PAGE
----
Jayne Dowle: A mother's GCSE reflections. Education must respond to society's speed of change

THE results are in, the day of reckoning has passed and the congratulatory posts on social media have quietened down. A new generation of 16-year-olds are facing the world ready to learn how to become adults.

What does the future hold for this year's GCSE students?

My son Jack is one of them. Let’s just say that the GCSE results he achieved underline the importance of a broad education encompassing the arts and creative subjects. He’s excelled in photography and drama and has decided to go to further education college to study creative media production.

Naturally, I’m delighted. And also intrigued at what he will learn and how. His opportunities barely resemble those I faced at his age when we still wrote stories on typewriters and the internet was unimaginable. Now media means words and pictures crossing over each other and stories moving online as fast as they happen. It’s said that 85 per cent of jobs in 2030 have not yet been invented. In 12 years’ time, I’d like Jack to be doing one of these visionary jobs, exploring horizons I can’t even countenance.

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Surely this will be much more exciting than angsting over mark boundaries and grade inflation. What’s left after all the stress are stories of personal triumph and challenges to face. For instance, Jack will retake his GCSE maths and English language at college.

I’m not ashamed to admit this, and neither is he. The results he did achieve represent a massive personal trajectory for a boy who always struggled to keep pace academically and benefited from four years of literacy support at secondary school. Jack has learned resilience and determination. He’s also been forced to consider himself as a whole person rather than a GCSE machine. His skills in empathy, patience and communication are excellent; he passed his childcare exams by the way.

Despite the better-than-expected outcomes from these new GCSEs nationally – and for Jack, personally –there are still hurdles to be faced overall. In Yorkshire, although achievement is on the up, too many young people are leaving school without a thorough grounding in the basics.

If we’re to compete on an equal footing with other parts of the country, this must be addressed by Ministers in terms of directed funding and incentives to encourage the very best teachers to work in our schools. The Northern Powerhouse will not run without fuel in its tank – would-be engineers, electricians, builders and plumbers all need those passes to secure an apprenticeship.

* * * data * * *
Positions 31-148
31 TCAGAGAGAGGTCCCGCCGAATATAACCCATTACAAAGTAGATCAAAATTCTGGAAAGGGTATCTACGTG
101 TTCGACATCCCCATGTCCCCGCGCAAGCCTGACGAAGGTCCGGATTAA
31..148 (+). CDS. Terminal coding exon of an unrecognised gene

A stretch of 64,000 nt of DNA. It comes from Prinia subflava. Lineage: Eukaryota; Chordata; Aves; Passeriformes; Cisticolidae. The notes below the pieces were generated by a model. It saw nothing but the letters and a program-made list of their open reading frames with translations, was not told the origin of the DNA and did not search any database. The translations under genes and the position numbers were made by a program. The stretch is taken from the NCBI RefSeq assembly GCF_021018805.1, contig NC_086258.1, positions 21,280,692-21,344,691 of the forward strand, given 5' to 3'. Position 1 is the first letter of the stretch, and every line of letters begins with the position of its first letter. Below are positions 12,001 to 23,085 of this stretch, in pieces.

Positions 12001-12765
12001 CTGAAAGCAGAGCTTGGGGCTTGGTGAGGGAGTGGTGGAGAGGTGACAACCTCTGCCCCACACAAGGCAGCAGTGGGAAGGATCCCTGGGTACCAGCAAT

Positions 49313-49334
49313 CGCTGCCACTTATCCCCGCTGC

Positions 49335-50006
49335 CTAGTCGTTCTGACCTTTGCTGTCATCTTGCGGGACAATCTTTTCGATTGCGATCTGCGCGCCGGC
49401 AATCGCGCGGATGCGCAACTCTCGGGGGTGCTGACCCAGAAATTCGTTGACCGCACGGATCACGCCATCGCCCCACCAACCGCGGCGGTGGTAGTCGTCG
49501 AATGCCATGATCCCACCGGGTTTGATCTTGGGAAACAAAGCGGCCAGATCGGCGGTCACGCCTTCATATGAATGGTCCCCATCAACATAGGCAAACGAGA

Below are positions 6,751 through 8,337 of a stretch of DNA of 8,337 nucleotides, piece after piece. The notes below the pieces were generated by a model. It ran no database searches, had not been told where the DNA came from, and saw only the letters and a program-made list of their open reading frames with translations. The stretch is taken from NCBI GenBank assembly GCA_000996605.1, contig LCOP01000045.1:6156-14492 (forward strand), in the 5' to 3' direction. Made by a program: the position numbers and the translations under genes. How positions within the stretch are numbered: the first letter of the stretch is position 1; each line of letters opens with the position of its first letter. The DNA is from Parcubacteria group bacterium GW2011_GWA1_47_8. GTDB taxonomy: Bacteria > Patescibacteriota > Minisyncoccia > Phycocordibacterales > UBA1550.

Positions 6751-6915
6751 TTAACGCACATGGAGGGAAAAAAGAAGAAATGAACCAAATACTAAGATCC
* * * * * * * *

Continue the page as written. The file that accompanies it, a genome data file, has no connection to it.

Also, education should not be seen as a bolt-on. Raising aspirations should be a partnership between teachers and parents, not a woolly ideal. Ministers and local leaders might be interested to know that some of the most outstanding results amongst Jack’s classmates were achieved by youngsters from very modest backgrounds. With the correct teachers in place and parents actively engaged, the kind of children once written off by dint of where they lived – or their social background – are trotting out of school with strings of 6s and 7s.

I know it’s not all about the results, but still. It gives lie to the popular misconception that ambition and a desire to succeed does not exist in some of our more challenged communities. That plasterer’s son with a clutch of exam passes in his hand proves that it does.

Personally, I can’t wait to see Jack on camera fronting a video report, hear his voice hosting a podcast and see how he approaches a photography project to rebrand a local company. I’m prepared to defend his “media” choice against anyone who says learning how to tell a story is a waste of time.

I’ll ask them to explain why they choose a particular breakfast cereal that morning or drove to work in certain car. Then I’ll inquire just how they inform themselves about Brexit, the weather and the football scores and when they last went a day without switching on the television or social media.

I’ll enquire how they received the news that even Mark Carney, the governor of the Bank of England, fears that millions of jobs are about to be overtaken by robots, leading to unemployment, wage stagnation and the rebirth of Marxism. If you haven’t read a job advertisement for a chatbot scriptwriter, as I did the other week on LinkedIn, you’re not yet qualified to comment.

And in case you’re wondering where that 85 per cent figure comes from, it’s Dell Technologies. The multi-national company brought together 20 leading business, tech and academic experts to cast forward hopes and expectations. Their conclusion? In future, it says, the “ability to gain new knowledge will be more valuable than the knowledge itself”.

That’s just one reason why GCSEs should not be seen as full-stop in education. They are the start of a personal journey in learning, and not just in the academic sense. This is a lesson we should all take on board, whether we’re 16 or 60. If we want to live long and prosper, we must embrace new skills, accept new ways of learning and develop new ways of working. Those in charge of delivering education must respond to this speed of change, and fast.